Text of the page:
SKETCHING & IDEATION

After establishing our personas, we wanted to put ourselves into their shoes and walk through their entire mobile banking experience. We asked ourselves basic questions along the way from their point of view: How do I log on? What is the first thing I see? How can I view my accounts? Where is my budgetary information?  What am I saving for? What information do I enter? What feedback will I get?

We answered all possibilities to these questions, and from there used the MOSCOW method to narrow down the features and establish a hierarchy of what the app must, should, and could consist of. We concluded that we would focus on two main features that would be a solution for Jayne, Josh, and Pateclo: creating a savings goal and setting up a budget. By re-designing a mobile app, Patelco would be able to compete with trendsetting banks that fit with their users' mobile lifestyles. In addition, encouraging customers to save would increase Patelco's working capital. 

As we brainstormed the process of creating a savings goal, we hit an obstacle of what we called "the tree of death". We drew the various frequencies and methods in which someone could save, and found ourselves with too many options to offer the user that went off in several possible directions. Our team took a step back, and realized that we had to limit the features based on the scope of the project. 

TESTING & ITERATIONS

A new issue came to light through each user test - so the more testing we did, the more efficient and straightforward our app became. We asked our users to say what they were thinking out loud as they went through the application and completed a task. A big thanks to all of our GA classmates for volunteering to help!

Our main menu went through several iterations.  While we kept the overall interface clean and simple, we tried a few different approaches laying out the information. We finally found a happy medium that allowed users to see all essentials at first glance, and used various colors to make the main features more apparent.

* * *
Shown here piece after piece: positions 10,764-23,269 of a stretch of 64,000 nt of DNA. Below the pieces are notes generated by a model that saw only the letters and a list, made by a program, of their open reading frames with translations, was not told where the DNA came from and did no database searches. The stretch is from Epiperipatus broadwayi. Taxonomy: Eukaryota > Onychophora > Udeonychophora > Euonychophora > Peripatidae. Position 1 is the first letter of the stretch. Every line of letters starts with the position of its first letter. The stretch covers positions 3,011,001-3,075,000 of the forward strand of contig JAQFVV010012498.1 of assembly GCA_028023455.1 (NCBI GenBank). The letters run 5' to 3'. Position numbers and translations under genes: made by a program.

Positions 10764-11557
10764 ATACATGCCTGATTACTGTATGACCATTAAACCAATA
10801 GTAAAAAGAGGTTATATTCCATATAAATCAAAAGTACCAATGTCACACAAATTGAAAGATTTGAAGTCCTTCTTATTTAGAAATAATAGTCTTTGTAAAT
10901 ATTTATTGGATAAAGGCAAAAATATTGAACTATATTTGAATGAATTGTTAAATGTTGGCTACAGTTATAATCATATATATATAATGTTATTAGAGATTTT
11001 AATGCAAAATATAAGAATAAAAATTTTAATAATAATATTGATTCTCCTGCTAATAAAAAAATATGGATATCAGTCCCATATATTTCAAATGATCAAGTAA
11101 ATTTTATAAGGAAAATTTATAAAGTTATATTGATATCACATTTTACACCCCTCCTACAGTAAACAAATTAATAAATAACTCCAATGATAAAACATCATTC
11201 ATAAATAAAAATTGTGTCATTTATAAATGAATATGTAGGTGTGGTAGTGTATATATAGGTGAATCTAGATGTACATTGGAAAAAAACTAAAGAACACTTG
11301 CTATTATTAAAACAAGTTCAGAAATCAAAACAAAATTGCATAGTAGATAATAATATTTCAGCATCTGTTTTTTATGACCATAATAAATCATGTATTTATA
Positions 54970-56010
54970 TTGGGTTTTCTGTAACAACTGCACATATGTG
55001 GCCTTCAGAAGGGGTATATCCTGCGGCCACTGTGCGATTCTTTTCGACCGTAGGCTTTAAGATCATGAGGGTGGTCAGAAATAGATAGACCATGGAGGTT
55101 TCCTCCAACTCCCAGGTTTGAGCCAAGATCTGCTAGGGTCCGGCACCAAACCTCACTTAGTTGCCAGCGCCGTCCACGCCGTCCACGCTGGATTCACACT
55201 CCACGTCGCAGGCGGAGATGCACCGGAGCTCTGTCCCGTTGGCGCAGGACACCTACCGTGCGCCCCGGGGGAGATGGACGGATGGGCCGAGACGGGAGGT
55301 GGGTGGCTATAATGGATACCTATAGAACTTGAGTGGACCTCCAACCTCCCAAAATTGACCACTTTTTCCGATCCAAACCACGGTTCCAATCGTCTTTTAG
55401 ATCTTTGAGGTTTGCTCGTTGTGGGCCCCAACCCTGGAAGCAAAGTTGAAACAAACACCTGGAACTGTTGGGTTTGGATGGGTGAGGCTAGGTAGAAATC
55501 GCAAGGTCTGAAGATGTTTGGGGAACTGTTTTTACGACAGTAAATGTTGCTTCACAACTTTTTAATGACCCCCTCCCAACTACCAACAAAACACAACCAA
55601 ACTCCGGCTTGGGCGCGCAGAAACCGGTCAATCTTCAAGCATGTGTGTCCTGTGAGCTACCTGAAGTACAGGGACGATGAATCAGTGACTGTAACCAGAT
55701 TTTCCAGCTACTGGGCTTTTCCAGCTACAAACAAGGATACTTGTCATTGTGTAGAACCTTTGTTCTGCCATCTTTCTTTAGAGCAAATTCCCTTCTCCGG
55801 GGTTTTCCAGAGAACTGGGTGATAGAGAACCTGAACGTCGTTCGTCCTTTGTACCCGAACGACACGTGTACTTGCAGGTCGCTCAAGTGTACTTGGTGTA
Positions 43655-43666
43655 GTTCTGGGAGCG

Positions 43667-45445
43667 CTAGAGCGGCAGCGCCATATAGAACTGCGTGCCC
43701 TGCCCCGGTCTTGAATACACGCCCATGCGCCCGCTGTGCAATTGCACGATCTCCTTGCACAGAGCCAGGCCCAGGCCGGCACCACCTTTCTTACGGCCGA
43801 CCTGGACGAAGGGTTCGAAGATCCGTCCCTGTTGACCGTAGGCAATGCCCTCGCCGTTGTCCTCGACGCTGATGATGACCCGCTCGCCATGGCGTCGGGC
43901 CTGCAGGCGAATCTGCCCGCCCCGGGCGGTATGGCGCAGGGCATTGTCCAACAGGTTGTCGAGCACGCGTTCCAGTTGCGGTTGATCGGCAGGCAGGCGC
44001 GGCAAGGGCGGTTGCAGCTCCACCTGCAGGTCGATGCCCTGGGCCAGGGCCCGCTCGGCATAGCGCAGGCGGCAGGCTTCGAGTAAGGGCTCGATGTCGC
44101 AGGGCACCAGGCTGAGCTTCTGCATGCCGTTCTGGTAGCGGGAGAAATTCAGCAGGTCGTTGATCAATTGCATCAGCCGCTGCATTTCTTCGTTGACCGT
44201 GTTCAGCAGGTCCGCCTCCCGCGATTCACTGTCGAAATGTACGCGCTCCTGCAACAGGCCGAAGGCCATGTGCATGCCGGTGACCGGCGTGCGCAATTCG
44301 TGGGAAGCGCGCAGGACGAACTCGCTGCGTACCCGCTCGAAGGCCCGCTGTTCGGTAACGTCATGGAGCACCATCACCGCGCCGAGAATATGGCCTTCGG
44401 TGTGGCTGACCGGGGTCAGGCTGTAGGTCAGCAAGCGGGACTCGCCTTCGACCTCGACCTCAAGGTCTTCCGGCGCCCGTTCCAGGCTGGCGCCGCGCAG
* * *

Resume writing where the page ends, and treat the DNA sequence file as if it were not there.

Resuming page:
SOLUTION


LESSONS LEARNED

For my first team project, I learned a great deal about balancing and managing everyone's ideas while remaining focused on the ultimate goal. This skill may not be specific to UX, but with any group setting, I believe it is crucial to establish your team's attitude and objectives from the start. It is important to listen and respect each others' ideas, and to openly communicate through each step of the process.

Our team decided from the start to keep the design minimal, and focus on the functionality of the features. We also agreed to put our full efforts into refining two main features, instead of distracting ourselves with an overload of secondary features just for the sake of adding them.

In terms of presenting, I took away a very valuable - albeit somewhat obvious - lesson: always explain jargon and any UX/technical terms when presenting. Do not assume that your audience knows what a wireframe or navigation schema is. It may not be necessary to spell everything out, but a solid pitching strategy is to be clear and descriptive when explaining your thought process.